Please use this identifier to cite or link to this item: https://www.arca.fiocruz.br/handle/icict/16267
Title: Water Meters and Monthly Bills Meet Rural Brazilian Communities: Sociological Perspectives on Technical Objects for Water Management
Authors: Brown, Colin Andrew
Pena, Joao Luiz
Affilliation: Fundação Oswaldo Cruz. Centro de Pesquisas Rene Rachou. Belo Horizonte, MG, Brasil
Universidade Federal de Minas Gerais. Belo Horizonte, MG, Brasil
Abstract: Lasting solutions for communities in need of improved water and sanitation services—notably rural ones—depend on a balanced consideration of what some have called natural, technical, and social factors. Worldwide deficits in access to appropriate water services in rural areas highlight the need to develop sustainable management models, which are increasingly being proposed with an emphasis on local user participation. The current research analyzes a case study of two rural communities in Northeast Brazil who recently began receiving water supply services through the SISAR, a state-affiliated organization underpinned by shared management with local actors. Using sociological frameworks based conceptually in Actor-Network Theory, the study’s main objectives aimed to characterize what changes—if any—the application of the SISAR’s model would produce upon local dynamics, be them wide-scale or intrahousehold. Field research was carried out over three months in 2014, in which the researcher interviewed a handful of professionals and several dozens of local residents during an extended in situ research phase. Our study finds that two technical factors (the water meter and monthly bill) were at the heart of key tensions and uncertainty for users in the new water management model. Lacking appropriate guidance, users acquainted themselves with these technical objects with what personal resources, interests, and intuitions they possessed. Users were without instruction on how the meter worked, how to understand the bill, and did not know that a price table even existed. Consequently, users revealed unknown qualities of these objects that countered the service provider’s intentions to rationalize water use, and adopted attitudes and behaviors marked by subjective impressions of precaution and frugality. The findings show that technical objects have no self-evident qualities to users and, thus, users must learn or be taught how to interact with them in such a way as to produce desired outcomes. Rushed attempts at establishing low-cost, so-called participative models may indeed have heavy consequences. The most significant of which is an unfavorable climate for the formation of societies where informed individuals collectively possess the tools required to grasp the situations they live within and manage sustainable water supply systems. Awareness of one’s environmental impact is predicated on knowledge of one’s consumption. Thus, this research contributes to development-related discussions by demonstrating that producing particular user attitudes and behaviors on a mass scale vis-a`-vis resource consumption requires regular efforts to understand and mediate the encounter between users and non-human actants.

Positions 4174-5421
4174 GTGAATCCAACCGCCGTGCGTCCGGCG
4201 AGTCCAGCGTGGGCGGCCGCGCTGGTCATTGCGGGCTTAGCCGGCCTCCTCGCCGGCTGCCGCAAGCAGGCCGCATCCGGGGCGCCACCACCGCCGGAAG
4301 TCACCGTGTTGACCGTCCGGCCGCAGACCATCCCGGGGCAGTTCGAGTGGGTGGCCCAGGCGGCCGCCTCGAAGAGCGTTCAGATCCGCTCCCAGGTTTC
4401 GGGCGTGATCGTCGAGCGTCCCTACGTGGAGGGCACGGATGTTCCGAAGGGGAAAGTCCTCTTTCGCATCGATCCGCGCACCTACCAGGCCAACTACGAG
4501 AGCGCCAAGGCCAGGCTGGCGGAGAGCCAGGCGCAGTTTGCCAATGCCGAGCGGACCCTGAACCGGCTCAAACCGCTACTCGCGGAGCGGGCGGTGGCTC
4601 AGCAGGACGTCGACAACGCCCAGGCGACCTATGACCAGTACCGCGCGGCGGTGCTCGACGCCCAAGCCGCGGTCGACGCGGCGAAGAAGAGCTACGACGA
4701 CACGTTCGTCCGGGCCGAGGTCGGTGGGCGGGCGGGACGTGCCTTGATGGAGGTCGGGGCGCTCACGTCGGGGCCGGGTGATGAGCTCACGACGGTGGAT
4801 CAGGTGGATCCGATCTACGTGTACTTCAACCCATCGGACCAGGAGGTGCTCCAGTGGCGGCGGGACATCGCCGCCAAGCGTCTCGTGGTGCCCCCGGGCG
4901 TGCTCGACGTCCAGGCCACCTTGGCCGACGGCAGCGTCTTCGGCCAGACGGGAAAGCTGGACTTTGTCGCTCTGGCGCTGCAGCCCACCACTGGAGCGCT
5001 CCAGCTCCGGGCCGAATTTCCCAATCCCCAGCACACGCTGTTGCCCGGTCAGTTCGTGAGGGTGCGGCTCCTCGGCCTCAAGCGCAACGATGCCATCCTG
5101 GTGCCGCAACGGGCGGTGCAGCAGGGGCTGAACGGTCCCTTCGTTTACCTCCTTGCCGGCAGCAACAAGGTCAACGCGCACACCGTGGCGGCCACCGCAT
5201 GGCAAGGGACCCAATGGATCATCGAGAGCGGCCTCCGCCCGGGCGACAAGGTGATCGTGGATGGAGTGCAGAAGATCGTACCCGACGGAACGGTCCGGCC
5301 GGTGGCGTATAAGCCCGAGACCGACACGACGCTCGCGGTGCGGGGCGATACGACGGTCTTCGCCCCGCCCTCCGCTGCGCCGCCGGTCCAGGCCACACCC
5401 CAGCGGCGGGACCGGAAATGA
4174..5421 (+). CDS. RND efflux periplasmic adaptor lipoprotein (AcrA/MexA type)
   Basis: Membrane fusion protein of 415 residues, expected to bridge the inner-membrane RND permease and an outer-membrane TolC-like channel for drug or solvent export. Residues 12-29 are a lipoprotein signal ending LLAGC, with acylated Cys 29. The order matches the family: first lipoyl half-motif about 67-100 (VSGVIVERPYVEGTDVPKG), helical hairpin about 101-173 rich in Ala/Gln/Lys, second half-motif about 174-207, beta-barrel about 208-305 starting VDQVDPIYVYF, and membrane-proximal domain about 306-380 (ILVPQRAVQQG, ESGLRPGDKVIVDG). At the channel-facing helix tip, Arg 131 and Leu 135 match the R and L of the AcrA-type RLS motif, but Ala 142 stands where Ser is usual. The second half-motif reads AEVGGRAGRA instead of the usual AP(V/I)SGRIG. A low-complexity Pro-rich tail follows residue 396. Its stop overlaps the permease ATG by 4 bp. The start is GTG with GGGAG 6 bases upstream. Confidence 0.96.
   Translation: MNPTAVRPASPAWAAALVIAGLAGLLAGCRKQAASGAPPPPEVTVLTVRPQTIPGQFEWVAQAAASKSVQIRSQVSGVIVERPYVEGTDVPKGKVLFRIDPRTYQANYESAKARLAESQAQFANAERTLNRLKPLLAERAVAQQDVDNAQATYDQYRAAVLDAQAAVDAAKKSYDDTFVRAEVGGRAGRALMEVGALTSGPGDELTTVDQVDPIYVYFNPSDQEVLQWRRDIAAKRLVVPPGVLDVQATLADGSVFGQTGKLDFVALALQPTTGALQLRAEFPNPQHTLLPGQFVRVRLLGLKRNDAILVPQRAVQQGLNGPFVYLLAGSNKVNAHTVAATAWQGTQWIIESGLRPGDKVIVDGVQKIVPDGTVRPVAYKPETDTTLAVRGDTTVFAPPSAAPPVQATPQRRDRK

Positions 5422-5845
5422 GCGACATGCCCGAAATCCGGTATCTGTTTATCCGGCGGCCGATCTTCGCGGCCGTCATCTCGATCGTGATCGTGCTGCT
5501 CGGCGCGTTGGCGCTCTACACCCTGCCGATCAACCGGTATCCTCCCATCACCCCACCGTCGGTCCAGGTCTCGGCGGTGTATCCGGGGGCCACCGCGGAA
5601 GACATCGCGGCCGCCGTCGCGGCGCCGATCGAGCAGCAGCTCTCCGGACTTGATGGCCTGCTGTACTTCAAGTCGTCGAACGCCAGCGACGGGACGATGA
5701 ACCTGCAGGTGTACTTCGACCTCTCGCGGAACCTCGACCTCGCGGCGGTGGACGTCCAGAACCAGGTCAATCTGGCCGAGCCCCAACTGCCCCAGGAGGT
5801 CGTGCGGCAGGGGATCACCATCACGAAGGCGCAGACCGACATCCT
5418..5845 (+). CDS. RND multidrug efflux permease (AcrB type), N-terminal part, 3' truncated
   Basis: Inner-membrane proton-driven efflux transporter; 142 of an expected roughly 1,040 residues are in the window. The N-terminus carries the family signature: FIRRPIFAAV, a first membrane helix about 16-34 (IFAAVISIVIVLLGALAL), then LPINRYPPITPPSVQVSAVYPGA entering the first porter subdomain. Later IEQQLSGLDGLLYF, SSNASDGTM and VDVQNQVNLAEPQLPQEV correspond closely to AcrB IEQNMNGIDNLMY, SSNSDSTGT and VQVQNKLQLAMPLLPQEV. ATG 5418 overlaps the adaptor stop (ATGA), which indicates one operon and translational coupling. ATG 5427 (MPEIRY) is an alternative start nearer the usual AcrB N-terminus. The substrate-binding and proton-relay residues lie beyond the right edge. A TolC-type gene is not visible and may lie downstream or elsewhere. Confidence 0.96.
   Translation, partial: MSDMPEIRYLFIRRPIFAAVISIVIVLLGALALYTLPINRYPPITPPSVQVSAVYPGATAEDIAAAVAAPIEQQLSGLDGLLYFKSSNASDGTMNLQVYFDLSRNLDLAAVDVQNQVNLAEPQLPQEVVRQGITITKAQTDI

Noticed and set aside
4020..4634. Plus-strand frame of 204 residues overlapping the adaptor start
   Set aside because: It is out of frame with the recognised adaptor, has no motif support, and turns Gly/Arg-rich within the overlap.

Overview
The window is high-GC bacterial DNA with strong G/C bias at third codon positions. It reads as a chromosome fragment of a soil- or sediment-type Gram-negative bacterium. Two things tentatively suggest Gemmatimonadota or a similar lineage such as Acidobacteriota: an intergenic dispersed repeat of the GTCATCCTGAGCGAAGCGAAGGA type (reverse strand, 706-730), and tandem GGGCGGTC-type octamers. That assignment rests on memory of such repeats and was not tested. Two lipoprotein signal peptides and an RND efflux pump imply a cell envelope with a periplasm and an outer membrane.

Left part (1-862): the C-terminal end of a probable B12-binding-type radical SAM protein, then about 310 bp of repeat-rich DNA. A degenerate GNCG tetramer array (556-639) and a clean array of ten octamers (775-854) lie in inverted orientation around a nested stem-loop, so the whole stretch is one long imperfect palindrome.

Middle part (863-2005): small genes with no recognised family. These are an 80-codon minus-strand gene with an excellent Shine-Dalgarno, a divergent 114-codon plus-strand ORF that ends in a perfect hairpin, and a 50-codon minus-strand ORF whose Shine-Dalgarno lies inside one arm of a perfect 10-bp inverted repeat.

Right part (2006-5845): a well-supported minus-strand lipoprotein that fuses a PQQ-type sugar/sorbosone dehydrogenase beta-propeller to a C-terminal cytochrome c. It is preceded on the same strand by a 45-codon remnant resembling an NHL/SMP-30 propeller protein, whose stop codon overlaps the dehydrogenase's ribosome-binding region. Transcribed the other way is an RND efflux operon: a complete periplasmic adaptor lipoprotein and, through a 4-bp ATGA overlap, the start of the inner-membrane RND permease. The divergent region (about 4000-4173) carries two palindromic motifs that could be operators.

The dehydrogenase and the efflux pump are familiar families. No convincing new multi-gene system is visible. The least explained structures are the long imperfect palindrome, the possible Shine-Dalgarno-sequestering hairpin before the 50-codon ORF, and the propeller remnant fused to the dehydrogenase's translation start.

Keywords: sociotechnical innovation
water management
environmental sociology
Actor-Network Theory
Latin America, Brazil
keywords: inovações sociotecnologica
desenvolvimento social
Issue Date: 2016
Publisher: Elsevier Ltd. All rights reserved
Citation: BROWN, Colin Andrew; PENA, Joao Luiz. Water Meters and Monthly Bills Meet Rural Brazilian Communities: Sociological Perspectives on Technical Objects for Water Management. World Development, v. 84, pp. 149–161, 2016
DOI: 10.1016/j.worlddev.2016.03.014
ISSN: 0305-750X
Copyright: restricted access
Appears in Collections:MG - IRR - Artigos de Periódicos

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